Can someone provide the links to download these books, please?
    Jazaaukum Allahu Khairan.

    • Wa alaykum al-salam wa rahmatullah.

      I’m not aware of any links to these books join either English or Urdu. However, al-‘Umdah has been fully translated into English and is available for purchase under the title: The Mainstay, by al-Baz publications.

      May Allah grant us all the tawfiq to seek sound knowledge, so that we may be drawn closer to Him.

  5. Imran Rafiq Rather on said:

    A highly informative systematic way to share some of the most beautiful words of wisdom of how to go through the learning stages in life.
    Here is what I learned and I will start to work on these methods of learning right from now.
    1. “Verily this religion is strong, so go through gently”…
    2.”Whoever acquires knowledge all at once,shall lose it all at once”…
    3.”Whoever seeks knowledge without a teacher,will leave without knowledge”…

    JazaakAllah ,please pray for my steadfastness in deen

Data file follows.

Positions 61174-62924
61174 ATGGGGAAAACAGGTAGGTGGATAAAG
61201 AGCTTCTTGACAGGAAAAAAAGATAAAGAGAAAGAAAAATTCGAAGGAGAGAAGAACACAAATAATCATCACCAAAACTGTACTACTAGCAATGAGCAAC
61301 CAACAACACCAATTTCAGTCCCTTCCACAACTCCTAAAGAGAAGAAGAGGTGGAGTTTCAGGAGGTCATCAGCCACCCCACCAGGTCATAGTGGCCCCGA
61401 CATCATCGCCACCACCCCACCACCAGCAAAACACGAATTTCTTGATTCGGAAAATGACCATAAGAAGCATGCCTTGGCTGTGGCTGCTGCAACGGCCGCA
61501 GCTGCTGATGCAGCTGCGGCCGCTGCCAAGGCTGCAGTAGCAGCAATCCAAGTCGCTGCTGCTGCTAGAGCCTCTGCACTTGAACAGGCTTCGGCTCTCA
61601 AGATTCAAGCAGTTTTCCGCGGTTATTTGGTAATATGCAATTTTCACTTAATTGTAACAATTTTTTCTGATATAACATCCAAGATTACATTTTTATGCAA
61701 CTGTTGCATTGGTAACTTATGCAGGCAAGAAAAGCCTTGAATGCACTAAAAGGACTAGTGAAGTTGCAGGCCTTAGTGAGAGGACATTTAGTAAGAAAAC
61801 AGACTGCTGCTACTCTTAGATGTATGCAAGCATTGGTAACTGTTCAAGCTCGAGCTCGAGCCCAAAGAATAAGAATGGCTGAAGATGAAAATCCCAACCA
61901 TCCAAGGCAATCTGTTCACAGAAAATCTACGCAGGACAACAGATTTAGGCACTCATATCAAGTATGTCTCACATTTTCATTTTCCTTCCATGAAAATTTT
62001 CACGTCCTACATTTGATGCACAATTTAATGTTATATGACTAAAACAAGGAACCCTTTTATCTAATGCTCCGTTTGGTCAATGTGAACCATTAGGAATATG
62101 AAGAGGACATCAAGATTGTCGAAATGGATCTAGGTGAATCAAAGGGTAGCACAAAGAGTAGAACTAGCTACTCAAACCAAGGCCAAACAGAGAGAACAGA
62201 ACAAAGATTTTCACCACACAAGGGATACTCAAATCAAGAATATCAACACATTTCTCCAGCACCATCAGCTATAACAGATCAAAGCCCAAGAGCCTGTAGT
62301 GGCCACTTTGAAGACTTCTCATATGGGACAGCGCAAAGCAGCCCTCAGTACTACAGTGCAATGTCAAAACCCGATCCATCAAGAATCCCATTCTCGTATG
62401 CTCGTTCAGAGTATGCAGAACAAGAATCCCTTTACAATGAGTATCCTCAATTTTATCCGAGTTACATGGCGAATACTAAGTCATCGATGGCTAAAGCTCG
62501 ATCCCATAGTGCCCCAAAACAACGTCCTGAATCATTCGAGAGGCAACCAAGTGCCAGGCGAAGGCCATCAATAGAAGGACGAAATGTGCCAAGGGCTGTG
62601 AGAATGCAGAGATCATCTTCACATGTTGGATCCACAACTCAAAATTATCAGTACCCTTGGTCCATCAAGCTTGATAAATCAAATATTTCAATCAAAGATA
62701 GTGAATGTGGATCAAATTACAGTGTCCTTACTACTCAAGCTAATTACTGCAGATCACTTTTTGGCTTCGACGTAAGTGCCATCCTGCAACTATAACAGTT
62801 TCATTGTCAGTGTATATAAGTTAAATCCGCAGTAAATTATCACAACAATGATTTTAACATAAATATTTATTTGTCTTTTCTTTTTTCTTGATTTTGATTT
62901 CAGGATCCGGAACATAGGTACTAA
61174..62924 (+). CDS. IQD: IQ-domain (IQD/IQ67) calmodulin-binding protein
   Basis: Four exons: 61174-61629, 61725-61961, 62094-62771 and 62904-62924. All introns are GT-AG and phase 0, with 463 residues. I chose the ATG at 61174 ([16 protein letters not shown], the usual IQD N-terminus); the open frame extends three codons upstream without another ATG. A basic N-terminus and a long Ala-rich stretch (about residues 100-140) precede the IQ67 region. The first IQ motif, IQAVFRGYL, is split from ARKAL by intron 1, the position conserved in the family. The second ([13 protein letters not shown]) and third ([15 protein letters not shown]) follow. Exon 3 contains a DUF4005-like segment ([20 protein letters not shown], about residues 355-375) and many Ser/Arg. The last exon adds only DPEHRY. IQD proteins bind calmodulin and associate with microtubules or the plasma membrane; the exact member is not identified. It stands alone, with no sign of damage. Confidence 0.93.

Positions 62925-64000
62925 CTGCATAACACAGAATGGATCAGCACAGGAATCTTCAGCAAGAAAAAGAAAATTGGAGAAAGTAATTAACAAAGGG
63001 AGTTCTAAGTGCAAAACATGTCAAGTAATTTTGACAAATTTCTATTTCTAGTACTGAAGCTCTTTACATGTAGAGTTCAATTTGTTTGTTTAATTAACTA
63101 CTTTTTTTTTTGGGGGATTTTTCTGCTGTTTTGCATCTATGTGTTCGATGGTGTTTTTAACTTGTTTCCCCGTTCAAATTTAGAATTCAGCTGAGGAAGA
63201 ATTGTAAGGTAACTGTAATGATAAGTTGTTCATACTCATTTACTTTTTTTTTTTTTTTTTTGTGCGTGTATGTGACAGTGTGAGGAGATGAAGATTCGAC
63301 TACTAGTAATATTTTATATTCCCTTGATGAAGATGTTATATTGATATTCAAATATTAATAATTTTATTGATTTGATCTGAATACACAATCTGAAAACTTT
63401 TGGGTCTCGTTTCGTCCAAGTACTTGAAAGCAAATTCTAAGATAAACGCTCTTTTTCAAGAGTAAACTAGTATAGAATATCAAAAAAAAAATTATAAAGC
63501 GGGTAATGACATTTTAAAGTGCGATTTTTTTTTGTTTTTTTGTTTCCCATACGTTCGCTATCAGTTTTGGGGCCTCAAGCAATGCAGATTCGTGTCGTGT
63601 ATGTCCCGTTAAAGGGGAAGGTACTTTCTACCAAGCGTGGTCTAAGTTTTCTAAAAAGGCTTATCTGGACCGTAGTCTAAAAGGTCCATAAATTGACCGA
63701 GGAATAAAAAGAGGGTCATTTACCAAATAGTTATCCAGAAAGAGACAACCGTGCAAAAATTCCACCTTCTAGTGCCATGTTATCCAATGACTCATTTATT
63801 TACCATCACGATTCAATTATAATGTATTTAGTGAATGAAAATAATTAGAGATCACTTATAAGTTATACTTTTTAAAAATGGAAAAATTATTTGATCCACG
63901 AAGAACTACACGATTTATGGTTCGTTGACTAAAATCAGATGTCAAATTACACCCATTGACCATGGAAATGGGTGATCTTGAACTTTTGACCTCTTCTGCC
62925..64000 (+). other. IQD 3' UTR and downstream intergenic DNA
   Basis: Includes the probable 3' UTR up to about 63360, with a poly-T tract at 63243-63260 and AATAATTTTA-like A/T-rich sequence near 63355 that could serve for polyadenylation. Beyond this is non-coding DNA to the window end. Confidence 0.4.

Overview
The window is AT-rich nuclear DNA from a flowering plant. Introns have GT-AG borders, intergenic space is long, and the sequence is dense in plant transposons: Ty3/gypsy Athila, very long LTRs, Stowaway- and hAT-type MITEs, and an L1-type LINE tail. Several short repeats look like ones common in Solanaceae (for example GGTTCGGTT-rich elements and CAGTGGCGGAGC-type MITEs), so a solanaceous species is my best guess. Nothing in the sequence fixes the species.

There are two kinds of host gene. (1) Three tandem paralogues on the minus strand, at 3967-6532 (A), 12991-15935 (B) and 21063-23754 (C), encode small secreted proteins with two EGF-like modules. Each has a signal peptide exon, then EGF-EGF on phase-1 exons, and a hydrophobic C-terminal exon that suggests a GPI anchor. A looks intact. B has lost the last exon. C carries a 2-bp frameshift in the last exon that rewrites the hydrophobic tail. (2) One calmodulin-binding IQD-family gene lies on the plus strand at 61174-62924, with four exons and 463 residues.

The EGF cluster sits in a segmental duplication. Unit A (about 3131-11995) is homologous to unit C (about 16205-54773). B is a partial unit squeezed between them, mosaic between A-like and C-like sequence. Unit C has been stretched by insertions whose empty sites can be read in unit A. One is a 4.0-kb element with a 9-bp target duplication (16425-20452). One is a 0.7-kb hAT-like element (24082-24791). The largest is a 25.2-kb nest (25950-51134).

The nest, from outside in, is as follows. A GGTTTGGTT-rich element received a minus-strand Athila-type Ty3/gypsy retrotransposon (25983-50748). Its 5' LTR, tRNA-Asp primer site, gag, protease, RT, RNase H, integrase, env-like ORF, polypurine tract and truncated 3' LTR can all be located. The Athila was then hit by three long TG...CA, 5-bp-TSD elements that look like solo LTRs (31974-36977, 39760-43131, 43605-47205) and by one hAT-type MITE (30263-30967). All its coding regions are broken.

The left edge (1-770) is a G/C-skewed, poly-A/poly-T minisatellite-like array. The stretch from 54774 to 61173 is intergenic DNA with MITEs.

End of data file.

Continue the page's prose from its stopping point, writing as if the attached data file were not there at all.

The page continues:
• Thank you for your comment, Imran, and for sharing what you learnt.

      May Allah grant us the grace to learn and put into practice what pleases Him, grant us steadfastness in seeking sacred knowledge, and cause us to be honoured with its benefits and beauties in this world and the next.

  6. Can you give your opinion regarding الشيخ أحمد بن ناصر القعيمي and if he is a true Hanbali. Will one benefit from his books like شرح أخصر المختصرات Jazaak Allaah in advance

  7. Unfortunately I do not know of the shaykh; and in my ignorance I’m unable to comment.

  8. sohail khan on said:

    Asalamoalikum how to change hanafi fiqa to hambali fiqa.jazak allah

    • Wa alaykum al-salam wa rahmatullah.

      Barakallahu fikum. But why would you want to change from following Hanafi fiqh to Hanbali? All the four Sunni fiqh schools are authoritative and orthodox.

      It’s always best to follow a fiqh school whose scholars are easily available and accessible, so as to make learning easier. One generally follows the madhhab of their area or country, if that’s possible.

      • sohail khan on said:

        Assalamoalikum thanks for your reply.yes all 4 fiqa are on right path.but I like hamble fiqa.this time hamble fiqa masail are best.

        • If you search online, there are some Hanbali resources: some books on Amazon and a few courses.

          • sohail khan on said: